E-health just like online banking: Roxon

E-health just like online banking: Roxon

Summary: Accessing your personal electronic health record via an online portal in 2012 will be just like using online banking, according to Health Minister Nicola Roxon.

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Accessing your personal electronic health record via an online portal in 2012 will be just like using online banking, according to Health Minister Nicola Roxon.

"The actual design is still to be developed but the easiest way to think of this is to think about online banking, with clear information like allergies and medications upfront," she said during an online chat on The Australian's website this afternoon. "But you control access and information is very secure."

Labor has allocated $466.7 million in this year's Federal budget to deliver e-health over the next two years. Earlier this year Roxon set the deadline for the portal to be ready by July 2012. She said today that a patient portal used by GP partners in Brisbane could be the prototype for the national system.

Earlier this week Roxon announced that GP Partners patients along with those of other healthcare providers in the Hunter Valley and Melbourne would be the first to try out the national e-health records because they were already trialling similar systems in their own clinics.

During the hour-long chat, Roxon also stressed there would be rules in place to determine how the technology to manage the e-health records would be used.

"With all new items for Medicare Rebates and for the new use of technology we always seek technical and clinical advice from doctors, the government's own Chief Medical Officer and external experts," she said. "Protocols will be in place to guide what it is appropriate to do on line and what is not."

Roxon also revealed that patients wishing to use the videoconferencing after hours GP service announced by Prime Minister Julia Gillard on Monday would not be required to have an e-health record for the doctor to access prior to diagnosis.

"No patient will be forced to have an e-health record to access telehealth or other Medicare funded services," she said. "But ... having information about your health available to any doctor diagnosing your condition would be likely to assist that diagnosis."

(Front page image credit: Red Cross image by Rhona, CC BY-SA 2.0)

Topics: Health, Government AU

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Armed with a degree in Computer Science and a Masters in Journalism, Josh keeps a close eye on the telecommunications industry, the National Broadband Network, and all the goings on in government IT.

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6 comments
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  • I personally don't want access to my health records, i just want my doctor to - like he does at the moment, online and immediately accessable. I also dont want "control" over my health records. What if i'm unconcious? Another waste of taxpayers money for something that already exists (in QLD anyway), and another way for Govt to snoop on my personal data.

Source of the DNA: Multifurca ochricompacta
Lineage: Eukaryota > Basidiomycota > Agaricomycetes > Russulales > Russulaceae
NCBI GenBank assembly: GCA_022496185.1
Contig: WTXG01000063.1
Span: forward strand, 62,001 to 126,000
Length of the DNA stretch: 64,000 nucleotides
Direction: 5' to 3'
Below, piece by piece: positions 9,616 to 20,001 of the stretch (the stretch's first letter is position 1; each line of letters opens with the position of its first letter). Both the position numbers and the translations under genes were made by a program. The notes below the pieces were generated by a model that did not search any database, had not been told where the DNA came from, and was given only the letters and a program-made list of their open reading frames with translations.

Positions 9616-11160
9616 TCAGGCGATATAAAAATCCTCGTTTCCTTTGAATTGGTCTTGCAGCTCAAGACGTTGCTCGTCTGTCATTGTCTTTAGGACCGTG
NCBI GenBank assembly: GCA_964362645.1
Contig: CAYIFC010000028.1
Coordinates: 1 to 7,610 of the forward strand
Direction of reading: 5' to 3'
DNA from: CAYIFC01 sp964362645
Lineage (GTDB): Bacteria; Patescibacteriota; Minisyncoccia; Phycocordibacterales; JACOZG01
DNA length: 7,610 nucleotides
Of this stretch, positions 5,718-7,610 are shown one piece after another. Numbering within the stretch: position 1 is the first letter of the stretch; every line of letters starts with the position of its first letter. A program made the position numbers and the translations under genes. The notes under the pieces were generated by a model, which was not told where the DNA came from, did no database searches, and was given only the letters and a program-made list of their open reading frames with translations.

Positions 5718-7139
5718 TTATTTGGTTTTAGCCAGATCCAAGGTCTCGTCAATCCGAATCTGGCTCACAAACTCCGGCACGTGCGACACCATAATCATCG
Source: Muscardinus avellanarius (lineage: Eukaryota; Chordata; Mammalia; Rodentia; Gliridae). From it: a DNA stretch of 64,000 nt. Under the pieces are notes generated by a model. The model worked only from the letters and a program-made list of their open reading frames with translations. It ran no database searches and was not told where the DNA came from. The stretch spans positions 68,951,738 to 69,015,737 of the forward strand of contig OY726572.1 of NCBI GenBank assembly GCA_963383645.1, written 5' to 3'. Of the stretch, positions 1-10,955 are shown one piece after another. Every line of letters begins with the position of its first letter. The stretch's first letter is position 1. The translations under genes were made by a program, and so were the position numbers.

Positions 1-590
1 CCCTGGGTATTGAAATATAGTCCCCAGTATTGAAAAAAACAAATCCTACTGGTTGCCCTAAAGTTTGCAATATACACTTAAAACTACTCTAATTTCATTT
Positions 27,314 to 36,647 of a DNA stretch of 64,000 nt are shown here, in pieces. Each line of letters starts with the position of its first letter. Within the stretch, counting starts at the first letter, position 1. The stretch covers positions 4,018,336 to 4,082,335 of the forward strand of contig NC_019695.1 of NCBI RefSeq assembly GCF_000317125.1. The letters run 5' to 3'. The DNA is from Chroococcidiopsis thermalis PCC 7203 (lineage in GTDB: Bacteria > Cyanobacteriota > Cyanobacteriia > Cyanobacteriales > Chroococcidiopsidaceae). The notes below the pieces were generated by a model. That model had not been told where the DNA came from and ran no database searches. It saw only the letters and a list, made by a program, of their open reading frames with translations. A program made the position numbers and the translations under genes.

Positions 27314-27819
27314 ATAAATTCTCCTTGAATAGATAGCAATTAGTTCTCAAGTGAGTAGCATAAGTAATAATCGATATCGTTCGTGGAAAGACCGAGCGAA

jimp51
  • Unfortunately if it is just like online banking, then it will be open to hacking, phising and scamming. Like many 'plans', 'ideas' and 'aspirations' over recent years, I have grave doubts whether it will ever be properly implemented in a medical sense, and if it will ever be as secure as it needs to be. Don't get me wrong, it's a great idea and in many areas it will provide great benefits, but when it comes to my and my family's health and government departments (of all political pursuasions) then I have great foreboding.
    geoff.hoddinott
  • Great! My credit card gets skimmed and someone wipes out my bank account.

    Now my Medicare card gets skimmed and some looks up information that I want kept private. Thankfully, I don't need a Proctologist.
    Treknology
  • Obviously, Minister Roxon only talk to bureaucrats and not doctors. These problems have not been solved yet: Who has access of to the records (doesn't matter who holds them), who is going make sure it is accurate (at the moment your GP holds most of your info but if all sorts of people can get access to your e-records, will it be accurate?) and who will pay your GP to have the hardware and software interface as well as to keep it up to date. They spent >$300mil to discuss the universal health identifier over three years and yet can't come to anything (implemented by bureaucrats irrespective of vendors' concerns despite hours of meeting and 'consultation"), what hope do we have that anything will come anytime soon?

    Typical way the Rudd/Gillard government does thing in health. Rolled out without consulting the users (doctors and software developers) first. Another BER or pink bats in the making. Alot more money will be chewed up before we see anything useful to clinical care comes up.
    cheekhoo
  • I would not trust that backstabber Gillard - she will have you in the grave before your next birthday.

    Your records should be left with your doctor, not the bloody pollies!!!

    I've been a labour voter all the while, (with 18 yrs in NSW, Vic & SA). But no way I would support her or the party she has lynched...
    peterbras
  • I'm very skeptical about the Government being able to get hold of my medical records. Next thing you know we will be tagged like dogs or cats with chips.
    It's just another politician's lurk to irrationally spend money.
    It would make more sense to enable medicos to efficiently exchange information between themselves, not have all sorts of private and confidential information.
    gorena